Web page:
The sort of rain that makes the world puddle-wonderful. Around the broken old dog statue, the daffodils have drawn their yellow hoop.
Crystal clear sky. Hundreds of daffodil buds look ready to open this afternoon. From up in the woods, a cry like a strangled crow.
Cold and blustery. The kak-kak-kak of a Cooper’s hawk, who comes rocketing out of the woods a second later with a redtail in pursuit.
Rain and the first daffodils: April has come early. Fog appears and disappears among the trees. The robin unspools a silver thread of song.
Sun climbing every tree at once. A hollow snag mutters like a stomach with its cargo of squirrels.
Sunny and warm with high winds, as if March’s proverbial lion and lamb were the same. Trees sway drunkenly. Their dead shed leaves rise up.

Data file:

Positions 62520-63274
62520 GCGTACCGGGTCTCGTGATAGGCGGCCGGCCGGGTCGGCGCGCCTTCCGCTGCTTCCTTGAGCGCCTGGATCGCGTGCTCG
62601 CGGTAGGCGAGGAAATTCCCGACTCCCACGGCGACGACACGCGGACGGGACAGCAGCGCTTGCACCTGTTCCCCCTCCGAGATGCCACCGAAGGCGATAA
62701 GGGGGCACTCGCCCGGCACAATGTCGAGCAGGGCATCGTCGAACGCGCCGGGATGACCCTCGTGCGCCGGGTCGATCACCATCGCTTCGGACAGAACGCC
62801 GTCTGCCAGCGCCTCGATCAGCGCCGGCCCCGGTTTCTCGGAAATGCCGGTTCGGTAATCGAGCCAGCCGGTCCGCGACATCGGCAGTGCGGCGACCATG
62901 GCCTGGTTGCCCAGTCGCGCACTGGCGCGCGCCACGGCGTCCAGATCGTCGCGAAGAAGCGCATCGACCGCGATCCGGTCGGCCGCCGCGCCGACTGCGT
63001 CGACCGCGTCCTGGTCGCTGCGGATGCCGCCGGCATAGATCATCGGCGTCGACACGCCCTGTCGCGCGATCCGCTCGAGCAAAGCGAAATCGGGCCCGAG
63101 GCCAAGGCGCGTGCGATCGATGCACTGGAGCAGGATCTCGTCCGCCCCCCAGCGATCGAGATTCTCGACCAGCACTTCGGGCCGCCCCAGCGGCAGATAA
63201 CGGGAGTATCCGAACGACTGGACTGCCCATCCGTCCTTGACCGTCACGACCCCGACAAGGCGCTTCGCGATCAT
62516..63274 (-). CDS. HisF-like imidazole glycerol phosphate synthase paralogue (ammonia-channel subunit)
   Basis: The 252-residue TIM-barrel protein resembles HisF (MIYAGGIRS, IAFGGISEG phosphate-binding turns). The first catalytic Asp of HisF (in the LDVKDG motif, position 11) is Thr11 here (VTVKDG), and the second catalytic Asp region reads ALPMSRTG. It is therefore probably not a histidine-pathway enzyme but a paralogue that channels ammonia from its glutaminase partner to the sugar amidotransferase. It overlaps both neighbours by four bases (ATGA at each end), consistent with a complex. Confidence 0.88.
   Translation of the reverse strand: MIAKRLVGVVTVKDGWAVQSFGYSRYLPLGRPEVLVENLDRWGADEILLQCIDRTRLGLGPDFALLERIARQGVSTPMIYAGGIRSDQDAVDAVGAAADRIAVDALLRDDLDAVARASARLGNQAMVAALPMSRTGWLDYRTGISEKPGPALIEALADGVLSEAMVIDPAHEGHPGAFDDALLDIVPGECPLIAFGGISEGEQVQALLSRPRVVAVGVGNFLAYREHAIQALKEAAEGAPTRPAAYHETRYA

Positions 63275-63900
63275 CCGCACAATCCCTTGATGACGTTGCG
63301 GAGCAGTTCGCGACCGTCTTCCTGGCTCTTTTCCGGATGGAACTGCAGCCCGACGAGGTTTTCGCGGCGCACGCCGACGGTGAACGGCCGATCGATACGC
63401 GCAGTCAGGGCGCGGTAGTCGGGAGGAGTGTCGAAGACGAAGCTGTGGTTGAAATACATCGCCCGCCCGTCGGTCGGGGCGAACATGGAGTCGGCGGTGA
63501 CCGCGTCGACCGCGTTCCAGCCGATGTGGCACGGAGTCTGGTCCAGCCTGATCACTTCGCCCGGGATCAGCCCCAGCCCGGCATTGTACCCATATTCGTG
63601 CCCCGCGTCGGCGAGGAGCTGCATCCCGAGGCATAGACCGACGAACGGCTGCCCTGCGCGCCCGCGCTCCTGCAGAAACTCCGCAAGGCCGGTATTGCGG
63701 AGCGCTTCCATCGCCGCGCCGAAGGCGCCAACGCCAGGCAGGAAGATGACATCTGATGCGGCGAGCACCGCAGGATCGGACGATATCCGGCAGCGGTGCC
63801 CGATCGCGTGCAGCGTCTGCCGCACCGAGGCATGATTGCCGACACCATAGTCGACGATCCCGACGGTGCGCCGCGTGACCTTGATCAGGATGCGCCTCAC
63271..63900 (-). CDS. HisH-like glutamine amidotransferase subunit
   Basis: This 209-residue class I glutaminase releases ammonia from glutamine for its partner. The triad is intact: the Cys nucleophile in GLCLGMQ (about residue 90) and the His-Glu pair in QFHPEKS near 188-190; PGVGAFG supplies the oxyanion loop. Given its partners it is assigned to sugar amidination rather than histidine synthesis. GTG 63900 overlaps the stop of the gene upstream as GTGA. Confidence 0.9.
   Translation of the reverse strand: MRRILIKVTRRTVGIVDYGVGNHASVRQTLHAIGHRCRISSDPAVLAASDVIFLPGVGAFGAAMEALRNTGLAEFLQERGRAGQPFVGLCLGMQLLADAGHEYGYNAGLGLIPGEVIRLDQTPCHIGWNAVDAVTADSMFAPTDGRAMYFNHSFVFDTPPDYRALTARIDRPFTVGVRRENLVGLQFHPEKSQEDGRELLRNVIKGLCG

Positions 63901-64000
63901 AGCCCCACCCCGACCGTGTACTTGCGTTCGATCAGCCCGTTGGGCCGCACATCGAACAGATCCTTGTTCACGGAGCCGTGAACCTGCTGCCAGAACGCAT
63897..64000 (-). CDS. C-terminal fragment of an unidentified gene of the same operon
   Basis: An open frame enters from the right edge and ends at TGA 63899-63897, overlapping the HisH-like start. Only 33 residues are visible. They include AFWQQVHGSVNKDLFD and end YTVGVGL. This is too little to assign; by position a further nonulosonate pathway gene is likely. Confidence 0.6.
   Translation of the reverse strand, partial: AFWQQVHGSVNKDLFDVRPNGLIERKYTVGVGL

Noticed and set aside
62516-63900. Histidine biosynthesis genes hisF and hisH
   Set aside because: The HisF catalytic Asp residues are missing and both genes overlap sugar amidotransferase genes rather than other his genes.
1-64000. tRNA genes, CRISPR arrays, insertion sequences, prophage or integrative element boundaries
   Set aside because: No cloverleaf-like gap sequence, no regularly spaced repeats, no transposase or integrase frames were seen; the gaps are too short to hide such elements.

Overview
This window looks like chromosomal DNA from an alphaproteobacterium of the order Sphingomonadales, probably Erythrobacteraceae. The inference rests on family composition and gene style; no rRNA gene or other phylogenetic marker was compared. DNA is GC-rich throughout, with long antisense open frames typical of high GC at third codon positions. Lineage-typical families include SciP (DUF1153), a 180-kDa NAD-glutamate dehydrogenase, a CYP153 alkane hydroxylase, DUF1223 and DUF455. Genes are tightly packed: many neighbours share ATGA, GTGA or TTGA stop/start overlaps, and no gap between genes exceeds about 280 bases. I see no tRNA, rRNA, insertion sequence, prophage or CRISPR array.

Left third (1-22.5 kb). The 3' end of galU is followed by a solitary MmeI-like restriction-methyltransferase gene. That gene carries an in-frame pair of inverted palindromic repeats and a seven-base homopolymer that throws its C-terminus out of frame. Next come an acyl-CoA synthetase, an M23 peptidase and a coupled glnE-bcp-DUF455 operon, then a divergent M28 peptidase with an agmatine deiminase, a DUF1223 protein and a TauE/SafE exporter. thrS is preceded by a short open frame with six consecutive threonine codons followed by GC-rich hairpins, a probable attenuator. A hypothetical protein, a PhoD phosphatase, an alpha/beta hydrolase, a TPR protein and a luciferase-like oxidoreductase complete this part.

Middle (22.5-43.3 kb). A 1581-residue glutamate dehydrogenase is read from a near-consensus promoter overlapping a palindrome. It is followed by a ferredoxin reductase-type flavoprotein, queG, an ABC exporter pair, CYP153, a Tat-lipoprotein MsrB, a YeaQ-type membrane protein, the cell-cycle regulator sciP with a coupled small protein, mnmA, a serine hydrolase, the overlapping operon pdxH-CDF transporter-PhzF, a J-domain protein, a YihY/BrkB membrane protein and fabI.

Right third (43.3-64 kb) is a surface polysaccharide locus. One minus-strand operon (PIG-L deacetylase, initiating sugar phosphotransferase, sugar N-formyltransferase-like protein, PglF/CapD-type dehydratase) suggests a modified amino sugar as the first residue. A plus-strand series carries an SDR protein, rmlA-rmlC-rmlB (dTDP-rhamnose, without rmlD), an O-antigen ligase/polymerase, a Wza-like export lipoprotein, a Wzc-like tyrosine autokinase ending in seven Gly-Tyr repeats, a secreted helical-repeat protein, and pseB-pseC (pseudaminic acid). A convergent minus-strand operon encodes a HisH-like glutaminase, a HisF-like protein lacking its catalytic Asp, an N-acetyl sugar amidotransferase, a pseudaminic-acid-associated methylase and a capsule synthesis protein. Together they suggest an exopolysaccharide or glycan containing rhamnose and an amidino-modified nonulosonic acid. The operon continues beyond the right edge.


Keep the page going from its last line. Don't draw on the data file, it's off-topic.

Overcast and damp, with woodpecker rattle and squirrel-claw clatter and an exuberant robin duetting with his echo.
Dawn. A phoebe and a cardinal are singing in the rain. At the woods’ edge, the last patch of snow has shrunk to the size of a hubcap.
The last patch of snow is sinking into the earth. A titmouse flits from branch to branch up a walnut sapling, whistling softly to himself.
Sunrise. I watch the trees grow shadows and pelts of sunlight. Anyone rooted can become a gnomon: from the Greek, an expert or interpreter.
A few degrees above freezing on a day forecast to be warm, and the air is already busy with flying things: insects, milkweed down, a phoebe.
Equinox. A cowbird’s liquid note. My breath glows in the sunlight as if from the lungs of some gold buddha.
A ray of sun strikes the lilac, setting its yellow buds aglow. The sound of water gurgling under my yard. The back-and-forth of nuthatches.
A dark morning; the ridges disappear into fog. A Carolina wren’s call is barely audible over the rain’s deafening hush.